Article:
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Four Mistakes to Avoid When Applying For Disability

Basic Facts About Social Security

 

 

 

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Social Security Branch Offices

 

 

 

Date : December 03,2013
By : Marlena Stoddard

Disability is more common as you age, and the long application process for Social Security Disability Benefits can be harder later in life as well. Roughly two-thirds of disability claims are denied. Mistakes, like those listed below, can cause delays of months to years in receiving benefits.

Applying for Disability and Unemployment Benefits

When you apply for Social Security Disability, you claim that you have been unable to do any substantial work for a period of twelve months. When you apply for Unemployment, however, you are claiming that you would be willing to take a job if one were found that was in your skill range. Most experts advise calling the Unemployment Office and having your benefits stopped if you
are approved for Disability.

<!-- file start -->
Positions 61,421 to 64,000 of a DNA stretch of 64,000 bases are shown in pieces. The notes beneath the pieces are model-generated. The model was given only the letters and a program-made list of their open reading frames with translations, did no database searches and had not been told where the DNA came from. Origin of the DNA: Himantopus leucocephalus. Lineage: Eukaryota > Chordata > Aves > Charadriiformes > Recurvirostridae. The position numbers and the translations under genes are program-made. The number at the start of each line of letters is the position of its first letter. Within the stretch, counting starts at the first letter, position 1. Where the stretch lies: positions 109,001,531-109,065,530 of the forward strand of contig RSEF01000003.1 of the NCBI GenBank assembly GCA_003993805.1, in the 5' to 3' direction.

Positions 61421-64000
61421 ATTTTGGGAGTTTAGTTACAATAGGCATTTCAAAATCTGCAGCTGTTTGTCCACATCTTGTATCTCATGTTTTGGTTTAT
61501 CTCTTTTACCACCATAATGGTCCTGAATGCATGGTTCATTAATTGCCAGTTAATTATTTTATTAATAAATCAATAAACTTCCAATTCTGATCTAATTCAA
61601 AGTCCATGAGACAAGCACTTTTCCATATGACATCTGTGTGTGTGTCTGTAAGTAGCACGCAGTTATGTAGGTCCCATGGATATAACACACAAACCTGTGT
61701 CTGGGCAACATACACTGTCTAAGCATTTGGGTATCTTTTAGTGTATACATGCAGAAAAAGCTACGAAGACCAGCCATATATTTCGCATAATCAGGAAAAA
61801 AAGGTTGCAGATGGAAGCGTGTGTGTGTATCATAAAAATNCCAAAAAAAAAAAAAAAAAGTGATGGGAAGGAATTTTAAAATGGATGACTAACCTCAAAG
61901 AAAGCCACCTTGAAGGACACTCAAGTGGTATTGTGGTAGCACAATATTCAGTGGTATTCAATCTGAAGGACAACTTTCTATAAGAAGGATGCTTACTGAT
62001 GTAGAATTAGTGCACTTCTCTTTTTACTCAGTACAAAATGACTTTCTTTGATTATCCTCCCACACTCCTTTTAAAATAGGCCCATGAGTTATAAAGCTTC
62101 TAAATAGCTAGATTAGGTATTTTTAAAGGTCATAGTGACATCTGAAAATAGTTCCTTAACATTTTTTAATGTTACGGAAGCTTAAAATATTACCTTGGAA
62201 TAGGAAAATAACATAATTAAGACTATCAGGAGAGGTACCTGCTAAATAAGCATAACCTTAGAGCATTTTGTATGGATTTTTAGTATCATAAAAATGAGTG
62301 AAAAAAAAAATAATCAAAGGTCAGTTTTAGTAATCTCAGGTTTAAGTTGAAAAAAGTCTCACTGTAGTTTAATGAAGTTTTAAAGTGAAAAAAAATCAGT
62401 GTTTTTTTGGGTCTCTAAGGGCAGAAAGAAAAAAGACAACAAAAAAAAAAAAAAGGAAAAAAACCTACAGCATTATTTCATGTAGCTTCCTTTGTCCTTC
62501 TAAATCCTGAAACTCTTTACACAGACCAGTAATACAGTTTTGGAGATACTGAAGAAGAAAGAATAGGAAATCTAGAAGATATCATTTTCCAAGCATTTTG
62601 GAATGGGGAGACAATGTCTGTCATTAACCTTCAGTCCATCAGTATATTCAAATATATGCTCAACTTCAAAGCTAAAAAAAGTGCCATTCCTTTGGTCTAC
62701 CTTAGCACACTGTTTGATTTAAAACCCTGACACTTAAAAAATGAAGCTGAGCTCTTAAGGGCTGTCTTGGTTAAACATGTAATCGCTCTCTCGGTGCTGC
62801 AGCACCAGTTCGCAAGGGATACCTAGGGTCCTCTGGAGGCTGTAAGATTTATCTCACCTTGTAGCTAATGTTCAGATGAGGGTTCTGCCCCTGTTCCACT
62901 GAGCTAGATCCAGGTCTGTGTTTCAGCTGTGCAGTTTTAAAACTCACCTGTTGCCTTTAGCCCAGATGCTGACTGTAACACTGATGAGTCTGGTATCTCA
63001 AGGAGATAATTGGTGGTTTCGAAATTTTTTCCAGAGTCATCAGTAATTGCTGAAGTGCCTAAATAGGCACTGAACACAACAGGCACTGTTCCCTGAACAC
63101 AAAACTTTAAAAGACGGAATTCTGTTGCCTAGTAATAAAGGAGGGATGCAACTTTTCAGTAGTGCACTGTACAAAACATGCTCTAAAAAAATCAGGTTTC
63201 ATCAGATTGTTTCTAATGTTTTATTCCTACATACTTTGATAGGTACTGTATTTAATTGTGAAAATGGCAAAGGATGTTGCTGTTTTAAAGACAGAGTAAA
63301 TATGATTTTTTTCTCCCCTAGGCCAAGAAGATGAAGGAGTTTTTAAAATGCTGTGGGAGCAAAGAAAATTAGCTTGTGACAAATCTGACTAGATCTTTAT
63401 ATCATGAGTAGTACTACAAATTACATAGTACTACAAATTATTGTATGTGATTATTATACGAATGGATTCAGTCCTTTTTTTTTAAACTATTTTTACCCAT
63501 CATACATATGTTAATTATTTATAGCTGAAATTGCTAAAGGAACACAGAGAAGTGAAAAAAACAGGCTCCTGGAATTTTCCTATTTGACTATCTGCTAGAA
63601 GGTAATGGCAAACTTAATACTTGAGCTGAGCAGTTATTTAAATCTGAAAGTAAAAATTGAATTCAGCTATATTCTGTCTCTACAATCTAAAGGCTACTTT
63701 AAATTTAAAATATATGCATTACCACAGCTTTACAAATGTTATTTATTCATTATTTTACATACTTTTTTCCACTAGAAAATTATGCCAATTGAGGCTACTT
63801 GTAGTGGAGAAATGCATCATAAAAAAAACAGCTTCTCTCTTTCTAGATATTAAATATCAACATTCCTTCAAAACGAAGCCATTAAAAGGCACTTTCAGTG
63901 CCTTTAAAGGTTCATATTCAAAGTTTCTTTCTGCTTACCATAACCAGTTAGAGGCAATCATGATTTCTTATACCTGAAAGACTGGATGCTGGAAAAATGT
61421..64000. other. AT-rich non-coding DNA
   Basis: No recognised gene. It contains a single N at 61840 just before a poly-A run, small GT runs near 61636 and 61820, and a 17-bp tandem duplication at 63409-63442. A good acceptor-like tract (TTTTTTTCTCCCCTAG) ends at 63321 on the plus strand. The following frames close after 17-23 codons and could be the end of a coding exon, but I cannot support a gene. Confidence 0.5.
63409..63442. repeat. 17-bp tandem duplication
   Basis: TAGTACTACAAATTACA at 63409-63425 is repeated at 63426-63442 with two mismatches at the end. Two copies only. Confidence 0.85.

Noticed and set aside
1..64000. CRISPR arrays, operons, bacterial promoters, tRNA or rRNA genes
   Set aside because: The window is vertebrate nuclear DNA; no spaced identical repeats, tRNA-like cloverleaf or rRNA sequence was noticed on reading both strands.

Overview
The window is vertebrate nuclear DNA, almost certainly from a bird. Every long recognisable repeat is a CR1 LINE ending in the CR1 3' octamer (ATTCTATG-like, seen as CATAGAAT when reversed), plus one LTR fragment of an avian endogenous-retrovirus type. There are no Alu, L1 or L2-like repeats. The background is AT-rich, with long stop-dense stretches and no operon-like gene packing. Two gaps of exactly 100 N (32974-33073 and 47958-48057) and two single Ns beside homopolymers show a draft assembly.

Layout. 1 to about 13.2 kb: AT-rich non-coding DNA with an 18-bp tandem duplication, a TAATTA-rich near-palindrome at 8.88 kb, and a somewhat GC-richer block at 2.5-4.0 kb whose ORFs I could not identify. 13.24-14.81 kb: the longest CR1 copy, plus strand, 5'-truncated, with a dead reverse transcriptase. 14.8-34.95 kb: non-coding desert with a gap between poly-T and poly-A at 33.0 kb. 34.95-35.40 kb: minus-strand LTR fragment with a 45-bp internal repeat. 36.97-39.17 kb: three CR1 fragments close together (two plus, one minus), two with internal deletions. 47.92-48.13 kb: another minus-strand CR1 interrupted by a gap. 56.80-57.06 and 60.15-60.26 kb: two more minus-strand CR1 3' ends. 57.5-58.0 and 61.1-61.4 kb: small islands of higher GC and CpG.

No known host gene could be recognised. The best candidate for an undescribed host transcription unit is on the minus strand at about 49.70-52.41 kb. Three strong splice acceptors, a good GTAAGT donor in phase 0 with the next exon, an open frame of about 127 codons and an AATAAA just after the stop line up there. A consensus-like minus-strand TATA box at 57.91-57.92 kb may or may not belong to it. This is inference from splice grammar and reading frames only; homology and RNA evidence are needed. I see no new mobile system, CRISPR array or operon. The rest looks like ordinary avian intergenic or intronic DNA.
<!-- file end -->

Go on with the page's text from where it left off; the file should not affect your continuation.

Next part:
Claiming Disability While Continuing to Work

If you earn more than the “Substantial Gainful Activity” of $1060 per month, you need to quit or work fewer hours. This applies even if you have a documented mental or physical disability which reduced the amount of money you were able to earn each month. The one possible exception is if, because of your disability, you need devices or aid from individuals to perform your tasks.

Not Checking the Status of Your Claim

It is important to periodically check your claim status. The reason for this is to catch any mistakes so that they may be corrected, or to begin an appeal if you have been denied. Appeals must be filed within 65 days of the denial notice or you have to begin the whole process again. Professionals like Joseph F Brown, MD JD will recommend that you apply or appeal as soon as you can because you may have to wait for an appeal decision for months.

Not Seeing a Doctor or Following His Advice

Since Social Security must take your word for pain, or exhaustion or anxiety, one way they check on claims is making sure claimants have seen a doctor. They also investigate to see if you are following the doctor’s recommendations, including taking prescribed medications. Social Security may decide a claimed illness is not severe enough to warrant disability. If this occurs, and you claimed several conditions, your doctor should fill out a Residual Functional Capacity Assessment to document that the combination of the conditions you claimed is disabling.

You may begin the application online. Afterward, someone will take your information over the phone. The sooner you begin the claims process, the better.

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